As a former resident of Los Angeles, I've come to love the Big Orange more and more with each passing year when I don't actually live there (that's meant unironically). Yet one of the weirdest things about LA is its massive inferiority complex–or complexes, actually. Not only does the City of Angels feel second-rate to New York but even to San Francisco, and a bunch of other crap towns around the world, too.
Hence, all sorts of yapping about how great the art museums are, the symphony, blah blah blah. As if LA could only be great to the degree it approached stuff that other cities already had a lock on.
And, at least while I was living there, the inferiority complex was one reason why LA absolutely, positively needed a subway system. Because, you know, you can't be a world city unless you waste billions of taxpayer dollars on an overfunded and underutilized subterranean railway.
The Los Angeles Times adds another chapter in LA's ongoing inferiority complex. The subject this time is LA's relative lack of high-quality public toilets:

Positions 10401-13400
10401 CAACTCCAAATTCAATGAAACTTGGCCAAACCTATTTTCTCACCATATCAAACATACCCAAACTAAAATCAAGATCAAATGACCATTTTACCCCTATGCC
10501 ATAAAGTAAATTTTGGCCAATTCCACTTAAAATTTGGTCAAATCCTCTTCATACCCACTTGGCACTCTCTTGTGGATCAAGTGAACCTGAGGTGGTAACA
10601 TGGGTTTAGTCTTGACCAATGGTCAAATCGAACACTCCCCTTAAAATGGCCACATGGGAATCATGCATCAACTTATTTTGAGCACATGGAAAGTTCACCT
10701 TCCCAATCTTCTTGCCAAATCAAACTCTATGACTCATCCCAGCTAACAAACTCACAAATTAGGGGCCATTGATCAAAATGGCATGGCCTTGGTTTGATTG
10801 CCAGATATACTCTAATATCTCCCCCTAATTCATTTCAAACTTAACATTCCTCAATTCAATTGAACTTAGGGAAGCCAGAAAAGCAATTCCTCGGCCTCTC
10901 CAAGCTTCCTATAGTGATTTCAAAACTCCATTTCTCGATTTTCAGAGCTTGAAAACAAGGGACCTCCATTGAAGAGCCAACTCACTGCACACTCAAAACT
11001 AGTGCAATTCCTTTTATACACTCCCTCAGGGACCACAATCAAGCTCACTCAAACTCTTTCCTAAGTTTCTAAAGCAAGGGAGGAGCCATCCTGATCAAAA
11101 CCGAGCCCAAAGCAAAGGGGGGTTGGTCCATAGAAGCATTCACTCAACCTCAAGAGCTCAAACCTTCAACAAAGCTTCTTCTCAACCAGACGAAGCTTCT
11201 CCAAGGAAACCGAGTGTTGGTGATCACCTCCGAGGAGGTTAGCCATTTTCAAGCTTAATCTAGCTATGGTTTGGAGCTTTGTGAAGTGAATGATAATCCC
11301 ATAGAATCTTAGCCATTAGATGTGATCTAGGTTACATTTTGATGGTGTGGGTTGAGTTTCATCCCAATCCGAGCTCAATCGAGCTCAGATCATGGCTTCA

Though the luxury public toilet has become a status symbol in cities around the world, in L.A. it's a slightly complicated tale—one of the city's efforts to create a more pedestrian-oriented life, but also a story about its bureaucratic struggles to achieve that goal….
L.A. is a little late in embracing luxury toilets.
Singapore, London and Athens have more than 500 of the APTs [automated public toilets] each—most installed in their city centers.
In some cities, the facilities have been tailored to the needs of the toilet-going public. Those that adorn Bukit Bintang, for example, a shopping district in Kuala Lumpur, Malaysia, give users the choice of using a squatting bowl or a sitting pan. A deputy prime minister attended the opening of one of the public toilets there.
Yeah, those squat-or-sit crappers have really put Kuala Lumpur on the map.
Go here to read a story of bureaucratic constipation.
Second-generation tip o' the pixel to To the People, which wryly notes that thanks to idiotic special interests, "Angelenos couldn't give a crap, even if they wanted to."